Powder snowboards love powder. Often associated with freeride snowboards, powder boards sometimes feature a wider nose and a tapered narrower tail. The binding inserts, which determine the rider's stance, are often set back on a powder snowboard to help the rider float the tip of the board through the deep stuff. Powder snowboards sometimes also feature rocker, a design element where the tip (and tail) rise starts farther back on the board, which also helps the rider maintain tip float through the pow.
A splitboard is built specifically for the backcountry rider. Splitboards are designed to break down into two separate halves for touring and uphill travel (with climbing skins). Special bindings are required as well. Once you've reached the top, you reconnect the two halves for the ride downhill and ride normally. Don't forget the appropriate avalanche safety equipment and skills, knowledge of the terrain, weather and snow conditions (plus climbing skins) when you head out on your splitboard.
Common among freeride and all mountain snowboards, directional boards are designed to be ridden predominately in one direction. They are often stiffer in the tail and softer towards the nose to help maintain stability while carving at high speed. Typically, the binding inserts are set back (set closer to the tail of the snowboard) sometimes up to an inch.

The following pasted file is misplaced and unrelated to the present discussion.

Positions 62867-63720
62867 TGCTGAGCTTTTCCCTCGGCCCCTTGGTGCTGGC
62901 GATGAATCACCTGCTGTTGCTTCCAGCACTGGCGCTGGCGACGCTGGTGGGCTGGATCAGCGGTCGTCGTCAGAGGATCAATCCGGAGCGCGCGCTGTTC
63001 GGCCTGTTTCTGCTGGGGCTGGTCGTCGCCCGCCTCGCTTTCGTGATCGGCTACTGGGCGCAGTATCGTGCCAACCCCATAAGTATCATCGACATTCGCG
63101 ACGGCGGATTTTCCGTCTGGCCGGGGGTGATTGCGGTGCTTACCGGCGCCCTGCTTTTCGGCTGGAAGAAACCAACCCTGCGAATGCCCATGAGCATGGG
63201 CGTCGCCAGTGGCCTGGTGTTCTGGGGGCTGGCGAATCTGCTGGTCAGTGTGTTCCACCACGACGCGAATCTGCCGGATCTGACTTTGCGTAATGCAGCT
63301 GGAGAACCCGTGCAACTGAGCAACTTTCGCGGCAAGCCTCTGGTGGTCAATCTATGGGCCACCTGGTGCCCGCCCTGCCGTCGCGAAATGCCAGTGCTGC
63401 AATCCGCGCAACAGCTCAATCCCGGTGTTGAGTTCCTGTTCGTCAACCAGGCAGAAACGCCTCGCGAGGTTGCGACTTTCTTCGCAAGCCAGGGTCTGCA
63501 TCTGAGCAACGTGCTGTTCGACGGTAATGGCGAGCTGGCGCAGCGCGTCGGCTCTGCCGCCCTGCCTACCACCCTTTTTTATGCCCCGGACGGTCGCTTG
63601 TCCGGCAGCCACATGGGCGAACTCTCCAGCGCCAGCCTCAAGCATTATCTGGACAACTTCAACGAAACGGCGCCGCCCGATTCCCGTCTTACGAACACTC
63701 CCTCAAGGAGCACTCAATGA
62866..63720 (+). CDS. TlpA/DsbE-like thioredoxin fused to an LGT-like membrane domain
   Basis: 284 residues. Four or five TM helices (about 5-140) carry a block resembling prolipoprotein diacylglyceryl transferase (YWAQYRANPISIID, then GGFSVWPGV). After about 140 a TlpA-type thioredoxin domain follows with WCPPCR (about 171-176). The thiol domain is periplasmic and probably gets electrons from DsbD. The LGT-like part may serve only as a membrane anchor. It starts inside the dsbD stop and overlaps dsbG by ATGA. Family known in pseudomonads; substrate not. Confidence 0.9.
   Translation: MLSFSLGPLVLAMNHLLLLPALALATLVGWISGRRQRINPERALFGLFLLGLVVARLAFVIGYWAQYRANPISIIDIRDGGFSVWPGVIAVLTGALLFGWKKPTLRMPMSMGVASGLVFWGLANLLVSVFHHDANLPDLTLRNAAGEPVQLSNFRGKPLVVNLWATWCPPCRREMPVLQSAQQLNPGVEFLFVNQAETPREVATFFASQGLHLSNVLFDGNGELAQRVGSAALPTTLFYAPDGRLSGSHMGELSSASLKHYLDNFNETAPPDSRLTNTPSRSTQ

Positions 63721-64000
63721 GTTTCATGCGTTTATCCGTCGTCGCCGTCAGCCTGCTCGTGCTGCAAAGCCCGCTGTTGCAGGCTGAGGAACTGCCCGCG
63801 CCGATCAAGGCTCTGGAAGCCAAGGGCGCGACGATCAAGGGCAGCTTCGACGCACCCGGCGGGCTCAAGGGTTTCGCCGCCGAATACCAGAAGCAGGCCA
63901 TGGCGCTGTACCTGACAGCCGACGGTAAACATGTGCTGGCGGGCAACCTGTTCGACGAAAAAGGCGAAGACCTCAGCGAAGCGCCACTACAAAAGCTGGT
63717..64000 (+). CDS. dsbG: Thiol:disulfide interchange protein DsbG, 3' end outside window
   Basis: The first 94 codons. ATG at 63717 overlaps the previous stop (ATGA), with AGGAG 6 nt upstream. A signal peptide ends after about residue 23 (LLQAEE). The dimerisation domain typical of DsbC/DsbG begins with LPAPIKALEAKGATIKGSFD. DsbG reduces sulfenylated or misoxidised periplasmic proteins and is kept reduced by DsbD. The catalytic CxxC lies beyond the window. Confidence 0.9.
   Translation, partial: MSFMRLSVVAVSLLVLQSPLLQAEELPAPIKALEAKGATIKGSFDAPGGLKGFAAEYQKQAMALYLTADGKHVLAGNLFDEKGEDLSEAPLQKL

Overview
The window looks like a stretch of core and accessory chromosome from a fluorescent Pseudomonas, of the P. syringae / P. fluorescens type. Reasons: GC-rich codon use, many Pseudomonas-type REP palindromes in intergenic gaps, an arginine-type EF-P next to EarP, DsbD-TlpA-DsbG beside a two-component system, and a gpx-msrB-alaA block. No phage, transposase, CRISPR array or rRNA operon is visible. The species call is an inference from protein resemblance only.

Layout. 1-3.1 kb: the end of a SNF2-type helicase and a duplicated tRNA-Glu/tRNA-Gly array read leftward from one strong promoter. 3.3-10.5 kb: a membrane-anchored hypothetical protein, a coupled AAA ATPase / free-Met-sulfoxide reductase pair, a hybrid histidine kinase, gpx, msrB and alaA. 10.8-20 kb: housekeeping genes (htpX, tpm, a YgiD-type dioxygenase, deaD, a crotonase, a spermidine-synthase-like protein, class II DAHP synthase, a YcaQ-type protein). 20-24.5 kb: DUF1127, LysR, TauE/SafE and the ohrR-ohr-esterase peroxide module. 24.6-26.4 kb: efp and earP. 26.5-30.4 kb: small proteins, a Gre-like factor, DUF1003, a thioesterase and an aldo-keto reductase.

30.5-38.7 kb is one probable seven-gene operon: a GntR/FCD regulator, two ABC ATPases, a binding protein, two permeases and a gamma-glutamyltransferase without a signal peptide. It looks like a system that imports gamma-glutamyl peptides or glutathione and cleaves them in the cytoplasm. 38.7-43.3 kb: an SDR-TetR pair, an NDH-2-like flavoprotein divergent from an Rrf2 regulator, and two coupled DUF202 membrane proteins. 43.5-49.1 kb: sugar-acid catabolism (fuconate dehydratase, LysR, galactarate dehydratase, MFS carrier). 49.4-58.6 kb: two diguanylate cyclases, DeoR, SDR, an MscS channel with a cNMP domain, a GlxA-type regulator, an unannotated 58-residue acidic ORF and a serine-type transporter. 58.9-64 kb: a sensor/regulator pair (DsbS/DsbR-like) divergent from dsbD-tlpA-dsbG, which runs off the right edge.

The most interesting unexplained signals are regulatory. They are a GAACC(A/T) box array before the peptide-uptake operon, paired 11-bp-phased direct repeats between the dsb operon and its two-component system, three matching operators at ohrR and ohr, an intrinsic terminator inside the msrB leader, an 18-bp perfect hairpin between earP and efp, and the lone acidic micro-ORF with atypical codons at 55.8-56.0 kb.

True Twin Shape
Twin shape (also referred to as a true twin) is completely symmetrical with identical tip and tail measurements and flex pattern. Bindings will be mounted in the center on a twin tip snowboard. Often found in freestyle snowboards the twin shape is ideal for terrain parks because of the ability to ride in either direction.
Directional Twin Shape
A combination of a twin and directional snowboards, directional twins feature a similar size tip and tail but the tip is more flexible than the tail. Directional twins are most at home on all-mountain and freestyle terrain.
Camber is the traditional profile for snowboards, and still popular among high-level park and pipe riders because it offers maximum energy and pop. A cambered board has a smooth arch underfoot and touches near the tip and tail when unweighted; when the rider’s weight is added, it provides a long, evenly pressured running surface and edge.